Guru can’t get over Basil’s confidence and energy—"I have never seen another director like that. His energy is infectious.” Being an actor from Chennai’s theatre group Koothu Pattare he had received training in various kinds of martial arts. He knew Kalarippayattu, Tai chi, and stick bite. During the course of the narration Guru assured Basil that he was well-versed in martial arts. But Basil and his writers were amused, as Shibu wasn’t a stereotypical villain and required neither brute strength nor stamina. “I learned some Malayalam for the character. Even learned to row a canoe. Rowing a canoe can be a bit risky as the boat can capsize if you don’t know how to row it well.” For five days Guru got training from a master to row a canoe in a river in Wayanad. He loved it so much that he would often wander around the river in a basket boat during free time.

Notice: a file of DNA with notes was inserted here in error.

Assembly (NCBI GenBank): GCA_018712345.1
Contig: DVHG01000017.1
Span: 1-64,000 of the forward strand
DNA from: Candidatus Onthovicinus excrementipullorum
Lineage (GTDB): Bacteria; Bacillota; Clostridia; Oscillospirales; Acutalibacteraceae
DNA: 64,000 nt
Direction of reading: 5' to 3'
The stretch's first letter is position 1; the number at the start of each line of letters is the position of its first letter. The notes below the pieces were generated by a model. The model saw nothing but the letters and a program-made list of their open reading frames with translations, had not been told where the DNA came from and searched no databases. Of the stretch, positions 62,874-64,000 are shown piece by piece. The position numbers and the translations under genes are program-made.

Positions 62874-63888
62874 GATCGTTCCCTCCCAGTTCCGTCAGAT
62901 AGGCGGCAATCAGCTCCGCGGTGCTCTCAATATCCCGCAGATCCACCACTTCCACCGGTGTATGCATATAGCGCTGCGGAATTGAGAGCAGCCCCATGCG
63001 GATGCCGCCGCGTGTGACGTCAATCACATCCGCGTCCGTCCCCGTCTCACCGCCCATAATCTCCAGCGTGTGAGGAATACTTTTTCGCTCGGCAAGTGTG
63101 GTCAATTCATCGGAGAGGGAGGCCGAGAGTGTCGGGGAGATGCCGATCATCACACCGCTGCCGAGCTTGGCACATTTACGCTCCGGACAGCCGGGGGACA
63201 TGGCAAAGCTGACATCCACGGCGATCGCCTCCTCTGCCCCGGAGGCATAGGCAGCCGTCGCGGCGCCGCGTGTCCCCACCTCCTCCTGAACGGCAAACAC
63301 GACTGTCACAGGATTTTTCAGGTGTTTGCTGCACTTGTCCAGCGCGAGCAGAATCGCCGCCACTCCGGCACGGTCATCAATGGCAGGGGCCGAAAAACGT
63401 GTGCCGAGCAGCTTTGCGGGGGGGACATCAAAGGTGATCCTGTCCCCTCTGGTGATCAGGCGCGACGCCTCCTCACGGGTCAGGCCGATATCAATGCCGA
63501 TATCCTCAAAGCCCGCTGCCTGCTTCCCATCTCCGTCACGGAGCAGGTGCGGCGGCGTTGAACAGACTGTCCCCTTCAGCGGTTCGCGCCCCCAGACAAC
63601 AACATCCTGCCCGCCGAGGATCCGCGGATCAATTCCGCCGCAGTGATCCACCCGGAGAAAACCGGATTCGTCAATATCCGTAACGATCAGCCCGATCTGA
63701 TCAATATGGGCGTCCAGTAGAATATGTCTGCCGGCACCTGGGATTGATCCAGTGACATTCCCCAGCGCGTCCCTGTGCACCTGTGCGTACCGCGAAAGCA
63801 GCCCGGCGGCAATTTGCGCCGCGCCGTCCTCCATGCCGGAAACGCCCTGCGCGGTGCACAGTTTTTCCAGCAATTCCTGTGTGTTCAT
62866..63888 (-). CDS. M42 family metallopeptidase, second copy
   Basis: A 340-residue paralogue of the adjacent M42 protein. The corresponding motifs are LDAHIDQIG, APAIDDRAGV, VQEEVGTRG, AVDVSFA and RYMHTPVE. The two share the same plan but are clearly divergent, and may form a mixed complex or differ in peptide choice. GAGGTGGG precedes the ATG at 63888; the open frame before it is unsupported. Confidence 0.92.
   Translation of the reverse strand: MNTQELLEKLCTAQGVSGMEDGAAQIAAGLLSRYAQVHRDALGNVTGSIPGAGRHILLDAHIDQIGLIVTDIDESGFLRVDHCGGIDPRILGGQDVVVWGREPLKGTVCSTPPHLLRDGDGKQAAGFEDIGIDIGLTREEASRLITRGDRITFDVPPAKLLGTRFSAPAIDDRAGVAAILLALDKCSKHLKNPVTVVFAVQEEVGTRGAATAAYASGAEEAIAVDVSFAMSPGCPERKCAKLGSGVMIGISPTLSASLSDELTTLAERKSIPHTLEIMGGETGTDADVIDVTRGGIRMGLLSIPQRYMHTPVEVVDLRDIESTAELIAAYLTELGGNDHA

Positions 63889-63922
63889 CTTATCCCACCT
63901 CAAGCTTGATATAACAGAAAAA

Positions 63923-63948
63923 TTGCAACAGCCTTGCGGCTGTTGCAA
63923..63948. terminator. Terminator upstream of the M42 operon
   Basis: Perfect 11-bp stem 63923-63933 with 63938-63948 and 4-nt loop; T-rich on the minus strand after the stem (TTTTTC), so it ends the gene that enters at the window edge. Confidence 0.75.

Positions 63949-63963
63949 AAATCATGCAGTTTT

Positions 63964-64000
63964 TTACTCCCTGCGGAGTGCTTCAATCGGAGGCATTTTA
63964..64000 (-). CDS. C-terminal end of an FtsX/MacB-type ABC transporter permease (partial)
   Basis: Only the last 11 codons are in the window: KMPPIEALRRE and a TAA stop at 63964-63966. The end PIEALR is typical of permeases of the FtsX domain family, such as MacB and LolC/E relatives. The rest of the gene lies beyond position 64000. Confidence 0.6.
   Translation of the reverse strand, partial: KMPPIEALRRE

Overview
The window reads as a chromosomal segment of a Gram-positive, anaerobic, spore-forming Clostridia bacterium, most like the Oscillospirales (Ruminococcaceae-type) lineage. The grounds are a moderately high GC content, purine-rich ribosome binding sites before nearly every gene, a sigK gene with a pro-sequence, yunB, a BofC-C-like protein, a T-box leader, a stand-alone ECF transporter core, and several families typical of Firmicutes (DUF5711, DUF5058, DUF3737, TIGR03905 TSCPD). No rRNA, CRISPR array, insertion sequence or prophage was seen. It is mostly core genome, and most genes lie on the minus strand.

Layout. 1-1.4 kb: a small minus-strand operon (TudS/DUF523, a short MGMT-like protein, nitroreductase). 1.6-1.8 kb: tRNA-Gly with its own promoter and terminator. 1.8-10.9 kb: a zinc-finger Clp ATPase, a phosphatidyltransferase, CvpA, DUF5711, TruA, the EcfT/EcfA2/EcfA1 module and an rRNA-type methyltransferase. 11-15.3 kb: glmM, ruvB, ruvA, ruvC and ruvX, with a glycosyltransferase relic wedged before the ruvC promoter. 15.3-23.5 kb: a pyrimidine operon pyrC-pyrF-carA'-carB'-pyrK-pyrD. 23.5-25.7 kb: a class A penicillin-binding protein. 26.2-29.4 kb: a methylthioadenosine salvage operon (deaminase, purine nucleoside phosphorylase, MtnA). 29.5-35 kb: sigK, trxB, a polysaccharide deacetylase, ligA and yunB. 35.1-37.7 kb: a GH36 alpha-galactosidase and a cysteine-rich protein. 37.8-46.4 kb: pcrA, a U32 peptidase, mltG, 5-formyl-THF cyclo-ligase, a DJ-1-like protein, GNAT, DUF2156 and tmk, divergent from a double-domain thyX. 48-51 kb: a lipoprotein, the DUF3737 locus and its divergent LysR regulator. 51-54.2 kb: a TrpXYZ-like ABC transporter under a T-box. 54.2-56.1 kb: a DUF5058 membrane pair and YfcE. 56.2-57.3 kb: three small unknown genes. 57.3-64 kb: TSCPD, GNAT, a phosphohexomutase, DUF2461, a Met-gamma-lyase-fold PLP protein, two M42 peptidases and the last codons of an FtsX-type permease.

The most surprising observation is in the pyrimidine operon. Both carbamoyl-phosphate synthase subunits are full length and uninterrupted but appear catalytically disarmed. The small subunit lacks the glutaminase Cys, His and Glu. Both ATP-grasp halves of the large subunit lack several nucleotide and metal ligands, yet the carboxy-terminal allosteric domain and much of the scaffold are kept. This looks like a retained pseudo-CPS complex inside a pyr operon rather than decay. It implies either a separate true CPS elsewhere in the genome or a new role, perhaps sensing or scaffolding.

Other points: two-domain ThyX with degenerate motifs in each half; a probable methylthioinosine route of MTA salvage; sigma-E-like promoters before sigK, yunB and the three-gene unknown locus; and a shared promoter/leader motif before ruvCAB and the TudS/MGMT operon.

Be it the drunkard Kaalaiyvan in 'Aranyakaandam', the molester in '5 Sundarikal,' Muthu in 'Jigarthanda', or Mannar Mannan in 'Joker', he has always picked characters that are diametrically different from each other. “I do not like doing the same kind of characters. As an actor, I am always looking forward to challenging myself.” Basil, he says is one such guy. He never repeats his films. Guru likes to think that Minnal Murali chose him than the other way round. “Writer is the god for Actors. Nothing can be done if the characters are not written well. Arun and Justin brilliantly shaped my character. All that was required for me was to transport what they wrote on screen.”